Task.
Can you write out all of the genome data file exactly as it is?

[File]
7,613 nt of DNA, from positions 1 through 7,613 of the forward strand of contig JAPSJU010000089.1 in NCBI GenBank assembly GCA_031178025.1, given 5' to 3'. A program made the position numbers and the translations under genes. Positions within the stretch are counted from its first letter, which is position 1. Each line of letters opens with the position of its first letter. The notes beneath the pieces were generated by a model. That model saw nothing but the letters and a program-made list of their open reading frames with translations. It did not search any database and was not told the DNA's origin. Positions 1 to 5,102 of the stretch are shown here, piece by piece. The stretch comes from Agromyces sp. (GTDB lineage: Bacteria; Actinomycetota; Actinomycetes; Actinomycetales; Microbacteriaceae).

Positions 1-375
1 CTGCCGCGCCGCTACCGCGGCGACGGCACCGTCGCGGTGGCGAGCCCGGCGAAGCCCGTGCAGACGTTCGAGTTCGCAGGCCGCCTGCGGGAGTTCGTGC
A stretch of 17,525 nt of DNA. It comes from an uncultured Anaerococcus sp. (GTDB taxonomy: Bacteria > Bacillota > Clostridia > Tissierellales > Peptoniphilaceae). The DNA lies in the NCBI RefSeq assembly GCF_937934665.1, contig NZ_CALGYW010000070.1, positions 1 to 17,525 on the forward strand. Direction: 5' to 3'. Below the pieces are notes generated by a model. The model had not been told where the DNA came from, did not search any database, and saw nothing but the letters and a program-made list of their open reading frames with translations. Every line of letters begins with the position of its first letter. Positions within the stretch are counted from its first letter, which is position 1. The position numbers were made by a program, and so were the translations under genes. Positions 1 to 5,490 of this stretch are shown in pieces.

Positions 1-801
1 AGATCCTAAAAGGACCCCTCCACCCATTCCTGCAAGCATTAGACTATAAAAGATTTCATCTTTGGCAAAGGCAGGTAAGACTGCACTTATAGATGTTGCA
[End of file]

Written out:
7,613 nt of DNA, from positions 1 through 7,613 of the forward strand of contig JAPSJU010000089.1 in NCBI GenBank assembly GCA_031178025.1, given 5' to 3'. A program made the position numbers and the translations under genes. Positions within the stretch are counted from its first letter, which is position 1. Each line of letters opens with the position of its first letter. The notes beneath the pieces were generated by a model. That model saw nothing but the letters and a program-made list of their open reading frames with translations. It did not search any database and was not told the DNA's origin. Positions 1 to 5,102 of the stretch are shown here, piece by piece. The stretch comes from Agromyces sp. (GTDB lineage: Bacteria; Actinomycetota; Actinomycetes; Actinomycetales; Microbacteriaceae).

Positions 1-375
1 CTGCCGCGCCGCTACCGCGGCGACGGCACCGTCGCGGTGGCGAGCCCGGCGAAGCCCGTGCAGACGTTCGAGTTCGCAGGCCGCCTGCGGGAGTTCGTGC
A stretch of 17,525 nt of DNA. It comes from an uncultured Anaerococcus sp. (GTDB taxonomy: Bacteria > Bacillota > Clostridia > Tissierellales > Peptoniphilaceae). The DNA lies in the NCBI RefSeq assembly GCF_937934665.1, contig NZ_CALGYW010000070.1, positions 1 to 17,525 on the forward strand. Direction: 5' to 3'. Below the pieces are notes generated by a model. The model had not been told where the DNA came from, did not search any database, and saw nothing but the letters and a program-made list of their open reading frames with translations. Every line of letters begins with the position of its first letter. Positions within the stretch are counted from its first letter, which is position 1. The position numbers were made by a program, and so were the translations under genes. Positions 1 to 5,490 of this stretch are shown in pieces.

Positions 1-801
1 AGATCCTAAAAGGACCCCTCCACCCATTCCTGCAAGCATTAGACTATAAAAGATTTCATCTTTGGCAAAGGCAGGTAAGACTGCACTTATAGATGTTGCA